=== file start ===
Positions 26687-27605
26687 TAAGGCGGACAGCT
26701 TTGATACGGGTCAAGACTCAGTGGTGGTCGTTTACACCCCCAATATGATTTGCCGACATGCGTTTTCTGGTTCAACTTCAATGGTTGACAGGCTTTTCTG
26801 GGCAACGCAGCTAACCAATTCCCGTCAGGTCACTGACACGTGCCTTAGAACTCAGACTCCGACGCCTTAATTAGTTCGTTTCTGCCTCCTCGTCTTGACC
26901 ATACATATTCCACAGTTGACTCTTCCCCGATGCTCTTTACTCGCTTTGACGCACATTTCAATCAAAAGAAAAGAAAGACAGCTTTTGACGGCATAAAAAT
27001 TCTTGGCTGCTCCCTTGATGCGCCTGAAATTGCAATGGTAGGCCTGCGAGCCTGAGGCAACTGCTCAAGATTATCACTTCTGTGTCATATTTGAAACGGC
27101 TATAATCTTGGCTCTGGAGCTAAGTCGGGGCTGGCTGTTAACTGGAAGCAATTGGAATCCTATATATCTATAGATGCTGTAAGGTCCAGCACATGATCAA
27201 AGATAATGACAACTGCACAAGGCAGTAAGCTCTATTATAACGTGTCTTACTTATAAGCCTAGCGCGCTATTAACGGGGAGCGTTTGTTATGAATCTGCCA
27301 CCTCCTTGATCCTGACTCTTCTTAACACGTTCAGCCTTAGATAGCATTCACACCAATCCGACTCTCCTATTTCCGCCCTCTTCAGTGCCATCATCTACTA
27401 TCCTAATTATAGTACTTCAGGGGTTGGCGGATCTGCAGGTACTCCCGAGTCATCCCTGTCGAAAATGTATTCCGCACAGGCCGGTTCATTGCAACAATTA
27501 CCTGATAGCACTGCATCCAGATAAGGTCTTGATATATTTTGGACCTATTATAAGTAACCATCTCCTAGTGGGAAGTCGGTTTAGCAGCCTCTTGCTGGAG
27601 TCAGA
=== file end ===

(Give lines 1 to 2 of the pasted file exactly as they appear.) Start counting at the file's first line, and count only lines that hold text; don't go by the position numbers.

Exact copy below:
Positions 26687-27605
26687 TAAGGCGGACAGCT